The building, which was originally designed on a rectangular ground plan, has its main entrance on Steinenberg. The ground floor initially contained the permanent collection of the Kunstverein, the library and conference rooms. The clubhouse was situated in the lower ground storey, which today houses the popular Restaurant Kunsthalle.The first floor, with its monumental gallery with overhead lighting, was used for temporary exhibitions. The artistic decorations by Arnold Böcklin, Carl Brünner, Ernst Stückelberg and Charles Iguel were intended to visualise, in the spirit of their epoch, the history and programmatic mission of the Kunstverein.
Stehlin’s building was subsequently extended by a sculptor’s studio facing the courtyard as well as some adjacent office rooms – today home to the Campari Bar. Several extensions have since been added.In 1885 the foundation stone was laid for a sculpture hall and in 1898 the garden wing above the studios was raised by one storey. With the elevation of the sculpture hall by one office floor in 1927, the Kunsthalle complex assumed the exterior appearance it presents today.
Over the course of the 20th century, the maintenance of the building placed the Basler Kunstverein under increasing financial strain. It was therefore decided to lease the main building and the side wings on a short-term basis to the State, which used the Kunsthalle to accommodate Basel’s public art collection, left temporarily homeless while the new Kunstmuseum was still under construction. The financial situation continued to be critical, however, and in 1950 even endangered the very fabric of the building when the Committee came very close to accepting a tempting offer from a major bank. According to the proposed deal, the Kunstverein would have sold the building and later rented premises in a new construction provided by the investors. However, the plans for a demolition came to nothing. Instead, the building was thoroughly renovated between 1969 and 1973.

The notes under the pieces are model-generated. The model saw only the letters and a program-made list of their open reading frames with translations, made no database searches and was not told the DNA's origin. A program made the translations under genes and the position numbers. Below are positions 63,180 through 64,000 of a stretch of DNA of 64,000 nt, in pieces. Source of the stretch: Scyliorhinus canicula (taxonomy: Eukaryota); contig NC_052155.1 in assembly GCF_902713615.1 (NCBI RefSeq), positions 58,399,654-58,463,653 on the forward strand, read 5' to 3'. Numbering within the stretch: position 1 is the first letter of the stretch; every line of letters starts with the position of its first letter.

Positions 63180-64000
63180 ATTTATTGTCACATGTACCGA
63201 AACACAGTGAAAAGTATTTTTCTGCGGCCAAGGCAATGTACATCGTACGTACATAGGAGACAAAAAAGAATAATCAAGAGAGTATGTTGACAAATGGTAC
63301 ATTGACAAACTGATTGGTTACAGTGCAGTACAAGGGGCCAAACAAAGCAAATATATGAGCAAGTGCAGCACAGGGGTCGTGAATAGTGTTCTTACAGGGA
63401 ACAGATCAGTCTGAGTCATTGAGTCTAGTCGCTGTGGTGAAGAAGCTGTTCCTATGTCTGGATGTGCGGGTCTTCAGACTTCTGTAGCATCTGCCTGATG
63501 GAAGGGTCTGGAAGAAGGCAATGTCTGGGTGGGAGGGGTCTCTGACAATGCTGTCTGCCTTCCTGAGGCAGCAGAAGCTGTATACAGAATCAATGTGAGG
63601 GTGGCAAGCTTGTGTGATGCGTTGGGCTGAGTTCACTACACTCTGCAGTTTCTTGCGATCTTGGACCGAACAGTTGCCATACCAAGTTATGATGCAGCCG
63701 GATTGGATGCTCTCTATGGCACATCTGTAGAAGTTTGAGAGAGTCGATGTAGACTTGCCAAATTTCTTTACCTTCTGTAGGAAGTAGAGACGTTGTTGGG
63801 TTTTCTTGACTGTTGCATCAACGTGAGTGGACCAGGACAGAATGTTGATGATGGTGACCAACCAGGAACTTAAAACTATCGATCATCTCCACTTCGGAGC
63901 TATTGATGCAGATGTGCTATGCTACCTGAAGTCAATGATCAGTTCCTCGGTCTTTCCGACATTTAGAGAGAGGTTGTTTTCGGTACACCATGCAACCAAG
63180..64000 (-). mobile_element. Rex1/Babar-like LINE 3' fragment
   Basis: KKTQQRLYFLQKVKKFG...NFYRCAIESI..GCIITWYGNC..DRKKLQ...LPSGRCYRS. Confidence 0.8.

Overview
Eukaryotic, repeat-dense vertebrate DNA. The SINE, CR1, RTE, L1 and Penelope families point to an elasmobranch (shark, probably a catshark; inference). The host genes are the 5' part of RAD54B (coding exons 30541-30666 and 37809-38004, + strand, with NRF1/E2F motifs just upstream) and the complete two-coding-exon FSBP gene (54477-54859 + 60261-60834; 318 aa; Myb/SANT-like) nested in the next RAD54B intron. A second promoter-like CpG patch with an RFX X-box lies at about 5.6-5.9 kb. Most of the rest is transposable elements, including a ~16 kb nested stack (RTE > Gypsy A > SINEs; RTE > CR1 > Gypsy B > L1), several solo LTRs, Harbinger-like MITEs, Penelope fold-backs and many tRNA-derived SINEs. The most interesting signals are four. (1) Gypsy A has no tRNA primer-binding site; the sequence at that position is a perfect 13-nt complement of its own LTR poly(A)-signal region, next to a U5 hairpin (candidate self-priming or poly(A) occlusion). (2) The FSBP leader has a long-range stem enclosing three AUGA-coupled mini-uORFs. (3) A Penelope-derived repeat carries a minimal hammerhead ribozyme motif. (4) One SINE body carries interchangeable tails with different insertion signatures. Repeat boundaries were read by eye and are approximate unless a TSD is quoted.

Since June 2004, Kunsthalle Basel has appeared in its former grandeur once again: commissioned by Basler Kunstverein, the architects Miller & Maranta modernised the building to make it fit for present-day cultural activities. Although the overall proportions have remained untouched, the former rooms on the lower floor were integrated to form a larger entity. The technical infrastructure was also upgraded. These improvements allow more flexible use of the exhibition space. The light-filled and airy rooms laid out on one level are easy for visitors to negotiate and allow works of art to be experienced in rich and varied constellations that reflect and complement the curatorial concept underpinning each show.